A high speed disperser is quite a sought after industrial contraption in the present day and age. Widely used across the globe for the manufacture of or as a contributor in the process of manufacture of adhesives, sealants, batteries, electronics, chemicals, cosmetics, food, glass, cement, certain ceramics and metals, ink, paint, pharmaceutical and medical products, plastics, synthetics, and practically all items of everyday use that are manufactured as emulsions or colloids – meaning a symbiotic existence of two or more mutually insoluble substances (solid-liquid, liquid-liquid, or even solid-solid) in a suspended state.
The processes involved in the production of these commodities may be categorized (based on the physical state of the ingredients) as wet mixing, dry mixing, blending or milling. A typical disperser is comprised of a combination of a vertical shaft and a blade shaped like a disc that rotates when subjected to a very high shear force. The speed at which this blade rotates is usually as high as 5000 feet per minute. As a result of this centrifugal movement that generates a radial flow of the ingredient particles inside the stationary mixing container. These particles are pulled towards the sharp edges of the blades and are thus torn into several more particles that are much smaller in size. Simultaneously, these particles are dispersed into the liquid medium they are to be blended in.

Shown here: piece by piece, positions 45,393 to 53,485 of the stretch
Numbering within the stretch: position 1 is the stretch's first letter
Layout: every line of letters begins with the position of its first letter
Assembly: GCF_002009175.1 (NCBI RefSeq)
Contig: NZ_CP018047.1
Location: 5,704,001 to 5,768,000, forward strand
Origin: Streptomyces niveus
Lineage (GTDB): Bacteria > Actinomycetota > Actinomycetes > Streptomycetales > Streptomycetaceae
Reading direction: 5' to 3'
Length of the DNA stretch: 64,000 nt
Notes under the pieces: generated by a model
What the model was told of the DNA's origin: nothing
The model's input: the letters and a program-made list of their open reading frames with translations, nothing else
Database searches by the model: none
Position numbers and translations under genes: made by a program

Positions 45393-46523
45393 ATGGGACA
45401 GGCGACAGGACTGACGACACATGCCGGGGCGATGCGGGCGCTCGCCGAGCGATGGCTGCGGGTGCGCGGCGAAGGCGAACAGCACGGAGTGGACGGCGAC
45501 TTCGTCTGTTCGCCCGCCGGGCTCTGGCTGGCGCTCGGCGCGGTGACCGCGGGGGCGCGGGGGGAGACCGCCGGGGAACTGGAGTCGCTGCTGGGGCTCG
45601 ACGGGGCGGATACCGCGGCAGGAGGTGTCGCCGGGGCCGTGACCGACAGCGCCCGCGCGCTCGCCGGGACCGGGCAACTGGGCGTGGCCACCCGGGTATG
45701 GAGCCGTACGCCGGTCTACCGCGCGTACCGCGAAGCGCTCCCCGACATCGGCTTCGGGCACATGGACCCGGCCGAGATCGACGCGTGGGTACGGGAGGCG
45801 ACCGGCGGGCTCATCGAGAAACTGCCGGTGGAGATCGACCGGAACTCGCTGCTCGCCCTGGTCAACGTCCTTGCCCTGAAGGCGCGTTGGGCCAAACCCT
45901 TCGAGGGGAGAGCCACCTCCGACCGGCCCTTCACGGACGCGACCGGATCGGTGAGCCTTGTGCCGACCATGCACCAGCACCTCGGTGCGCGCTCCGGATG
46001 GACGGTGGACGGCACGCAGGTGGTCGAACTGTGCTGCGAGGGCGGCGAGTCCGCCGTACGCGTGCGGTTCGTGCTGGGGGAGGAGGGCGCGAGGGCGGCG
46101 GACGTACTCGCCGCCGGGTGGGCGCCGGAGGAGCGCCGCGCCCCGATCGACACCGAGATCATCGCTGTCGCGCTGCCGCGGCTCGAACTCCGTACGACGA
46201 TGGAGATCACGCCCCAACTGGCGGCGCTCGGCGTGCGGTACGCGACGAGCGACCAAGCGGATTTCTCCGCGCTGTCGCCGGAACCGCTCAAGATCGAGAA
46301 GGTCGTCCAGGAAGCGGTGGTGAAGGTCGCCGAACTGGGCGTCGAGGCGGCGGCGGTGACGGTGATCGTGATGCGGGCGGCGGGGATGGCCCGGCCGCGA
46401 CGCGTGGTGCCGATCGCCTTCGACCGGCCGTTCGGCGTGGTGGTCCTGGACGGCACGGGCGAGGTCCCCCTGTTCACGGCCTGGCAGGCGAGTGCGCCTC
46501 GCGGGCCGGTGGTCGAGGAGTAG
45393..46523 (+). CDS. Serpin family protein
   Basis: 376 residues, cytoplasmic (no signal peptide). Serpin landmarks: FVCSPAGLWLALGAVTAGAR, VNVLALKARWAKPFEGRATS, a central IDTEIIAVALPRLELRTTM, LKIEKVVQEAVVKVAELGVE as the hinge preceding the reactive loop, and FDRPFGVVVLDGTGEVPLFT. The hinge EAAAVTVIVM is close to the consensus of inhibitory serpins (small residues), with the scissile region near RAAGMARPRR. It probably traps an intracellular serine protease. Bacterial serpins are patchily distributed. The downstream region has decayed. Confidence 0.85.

To judge the consistency of the dispersed medium, the centipoise is used as a unit. It measures the dynamic viscosity of a liquid, which is essentially the amount of force that would be required in order to move one layer of the liquid in question with respect to another liquid, the latter being taken as the standard or base value for the same. This base liquid is usually distilled water, for which the value of dynamic viscosity is about 1 centipoise at a temperature of 21 degrees Celsius (or 70 degrees Fahrenheit).
To get a general idea of what a highly viscous liquid means in practical terms, it may be noted that the viscosities of honey, molasses and lard are 2000, 5000 and 100000 centipoise respectively. To synthesize a liquid of viscosity up to 50000 centipoise, a high speed disperser is quite adequate. For higher viscosities, however, a multi shaft mixer may have to be introduced. This mechanism, when used in conjunction with the disperser, can support the manufacture of liquids measuring several hundred centipoise in viscosity.